Aid and Development Effectiveness
The current financial crunch and questions around levels of official development assistance (ODA) only highlight the significance of aid quality, its transparent and accountable management and judicious use and allocation, i.e. contribution to reducing poverty and achieving the Millennium Development Goals , and responding to increasing demands for accountability and transparency in ODA management. Country ownership and South/South cooperation are the guiding principles in this work.
In this regard, UNDP fulfils four integrated functions:
- Support the development of national policy frameworks, institutional capacities for effective aid management and mutual accountability at the country level;
- Facilitate country engagement in the regional and global aid effectiveness discourse;
- Ensure the UN development system is better equipped to support countries in adapting to changing aid modalities and development finance contexts; and
- Provide a systematic and accessible body of evidence and tools to support capacity development for aid effectiveness for development practitioners.
How We Work
Multi-donor aid for development effectiveness in Indonesia
UNDP supported the Government in establishing a multi-donor Aid for Development Effectiveness Programme, which has already attracted donor contributions totalling over US$1.4m. This capacity development programme supports the government in strengthening country systems – from financial management, to procurement, to monitoring and evaluating development results – that lie at the core of the government’s transparent and accountable management of all development resources. This programme offers an opportunity to demonstrate a Middle Income Country approach to managing aid as part of overall development resources, with potential benefits for other countries in the region for which peer-to-peer networking opportunities will be actively pursued by UNDP.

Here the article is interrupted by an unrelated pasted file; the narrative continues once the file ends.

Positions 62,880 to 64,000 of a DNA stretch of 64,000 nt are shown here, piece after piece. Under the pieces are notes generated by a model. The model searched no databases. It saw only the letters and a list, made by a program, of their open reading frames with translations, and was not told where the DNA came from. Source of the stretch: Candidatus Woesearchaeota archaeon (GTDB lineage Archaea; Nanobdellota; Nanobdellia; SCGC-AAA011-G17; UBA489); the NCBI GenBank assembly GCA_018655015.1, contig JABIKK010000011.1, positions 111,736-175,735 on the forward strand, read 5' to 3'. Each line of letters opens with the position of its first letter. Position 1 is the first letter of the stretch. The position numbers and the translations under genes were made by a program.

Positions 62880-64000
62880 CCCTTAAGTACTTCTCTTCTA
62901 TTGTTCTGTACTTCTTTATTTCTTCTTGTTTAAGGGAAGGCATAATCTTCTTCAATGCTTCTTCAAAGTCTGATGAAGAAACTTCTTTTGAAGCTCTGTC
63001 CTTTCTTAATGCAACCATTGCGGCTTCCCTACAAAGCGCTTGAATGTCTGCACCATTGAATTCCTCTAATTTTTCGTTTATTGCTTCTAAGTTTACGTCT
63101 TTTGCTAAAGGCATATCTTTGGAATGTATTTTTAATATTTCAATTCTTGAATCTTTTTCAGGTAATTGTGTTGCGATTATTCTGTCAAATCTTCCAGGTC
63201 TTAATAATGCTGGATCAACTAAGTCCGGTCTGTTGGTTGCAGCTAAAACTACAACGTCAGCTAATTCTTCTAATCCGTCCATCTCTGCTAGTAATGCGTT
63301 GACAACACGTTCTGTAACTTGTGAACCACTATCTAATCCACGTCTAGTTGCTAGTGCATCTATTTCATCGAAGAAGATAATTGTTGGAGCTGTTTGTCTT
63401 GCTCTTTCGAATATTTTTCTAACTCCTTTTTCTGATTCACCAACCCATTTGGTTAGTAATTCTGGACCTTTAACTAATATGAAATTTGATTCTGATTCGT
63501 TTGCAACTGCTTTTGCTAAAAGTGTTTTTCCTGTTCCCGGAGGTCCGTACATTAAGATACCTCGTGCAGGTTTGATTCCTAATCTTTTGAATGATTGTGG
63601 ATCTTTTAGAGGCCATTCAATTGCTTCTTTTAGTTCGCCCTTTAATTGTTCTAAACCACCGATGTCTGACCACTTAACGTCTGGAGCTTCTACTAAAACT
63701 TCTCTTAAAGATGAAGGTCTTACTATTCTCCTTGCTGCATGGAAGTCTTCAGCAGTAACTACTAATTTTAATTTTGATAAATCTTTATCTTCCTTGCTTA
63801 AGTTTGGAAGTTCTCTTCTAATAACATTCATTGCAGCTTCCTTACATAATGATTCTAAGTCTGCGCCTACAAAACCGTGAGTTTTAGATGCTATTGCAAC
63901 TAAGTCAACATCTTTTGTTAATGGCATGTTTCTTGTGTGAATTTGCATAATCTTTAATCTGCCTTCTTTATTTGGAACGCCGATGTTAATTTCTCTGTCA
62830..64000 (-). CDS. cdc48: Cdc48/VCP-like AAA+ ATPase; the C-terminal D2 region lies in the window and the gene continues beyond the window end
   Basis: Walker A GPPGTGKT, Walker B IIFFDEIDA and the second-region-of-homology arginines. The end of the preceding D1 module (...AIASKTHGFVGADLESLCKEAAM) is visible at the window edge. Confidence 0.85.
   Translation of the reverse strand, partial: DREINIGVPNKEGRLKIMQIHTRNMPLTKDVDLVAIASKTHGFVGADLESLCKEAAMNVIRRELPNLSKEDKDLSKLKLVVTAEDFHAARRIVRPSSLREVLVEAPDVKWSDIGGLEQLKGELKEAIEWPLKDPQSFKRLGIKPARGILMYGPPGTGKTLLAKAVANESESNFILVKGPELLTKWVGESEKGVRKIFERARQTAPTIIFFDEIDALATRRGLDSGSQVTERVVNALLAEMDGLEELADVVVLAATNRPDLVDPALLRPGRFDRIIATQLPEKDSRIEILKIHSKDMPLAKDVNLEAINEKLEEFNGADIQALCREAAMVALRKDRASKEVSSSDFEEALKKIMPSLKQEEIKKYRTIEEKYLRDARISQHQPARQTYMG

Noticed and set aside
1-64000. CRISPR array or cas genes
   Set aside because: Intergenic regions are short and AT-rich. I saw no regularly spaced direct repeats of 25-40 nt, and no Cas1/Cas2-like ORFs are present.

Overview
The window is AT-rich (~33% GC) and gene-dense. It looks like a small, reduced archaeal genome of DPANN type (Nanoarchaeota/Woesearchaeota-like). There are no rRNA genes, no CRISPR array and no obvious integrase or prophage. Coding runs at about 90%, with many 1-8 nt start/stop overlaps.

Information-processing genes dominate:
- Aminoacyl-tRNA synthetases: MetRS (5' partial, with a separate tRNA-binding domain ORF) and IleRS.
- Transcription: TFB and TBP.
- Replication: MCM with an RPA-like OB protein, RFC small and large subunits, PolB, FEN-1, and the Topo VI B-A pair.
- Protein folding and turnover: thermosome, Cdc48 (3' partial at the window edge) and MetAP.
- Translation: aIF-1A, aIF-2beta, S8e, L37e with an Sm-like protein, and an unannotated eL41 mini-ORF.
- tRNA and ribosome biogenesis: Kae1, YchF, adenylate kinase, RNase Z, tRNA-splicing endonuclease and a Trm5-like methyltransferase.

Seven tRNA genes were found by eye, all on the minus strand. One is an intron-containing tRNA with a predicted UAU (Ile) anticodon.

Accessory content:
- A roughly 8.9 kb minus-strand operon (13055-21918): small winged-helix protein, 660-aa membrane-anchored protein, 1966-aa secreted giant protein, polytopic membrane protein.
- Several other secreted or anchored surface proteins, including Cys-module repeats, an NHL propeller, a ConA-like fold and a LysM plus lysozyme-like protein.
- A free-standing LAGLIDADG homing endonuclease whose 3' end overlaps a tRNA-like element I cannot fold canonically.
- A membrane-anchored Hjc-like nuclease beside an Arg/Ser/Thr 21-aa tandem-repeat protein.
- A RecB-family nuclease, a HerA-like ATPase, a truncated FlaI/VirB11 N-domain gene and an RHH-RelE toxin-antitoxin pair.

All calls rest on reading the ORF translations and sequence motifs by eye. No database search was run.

Aid information management system in Ghana
UNDP supported the Ministry of Finance and Planning (MoFEP) in establishing an “Aid Effectiveness Seminar Series” to develop the capacities of Government staff. While the first seminar was targeted at its junior-level staff working on external resource mobilization, the second seminar of the brought together mid- and senior-level participants from MoFEP and line ministries to exchange and learn on aid effectiveness issues.
Aid coordination and emergency response in Grenada
The Eastern Caribbean Donor Group, which comprises both UN family and traditional development partners, has been instrumental in supporting and coordinating emergency i.e. post-disaster response at the sub-regional level. It has been tested and has worked effectively, for example when Granada experienced a devastating hurricane in 2004 which caused damage to 90% of the housing on the island and devastated the agriculture and tourism sectors, through the existing coordinating mechanism, the donor community was able to rise to the occasion. UNDP was able to play a critical coordinating role on the ground in Grenada, facilitating communication and coordination in the early response.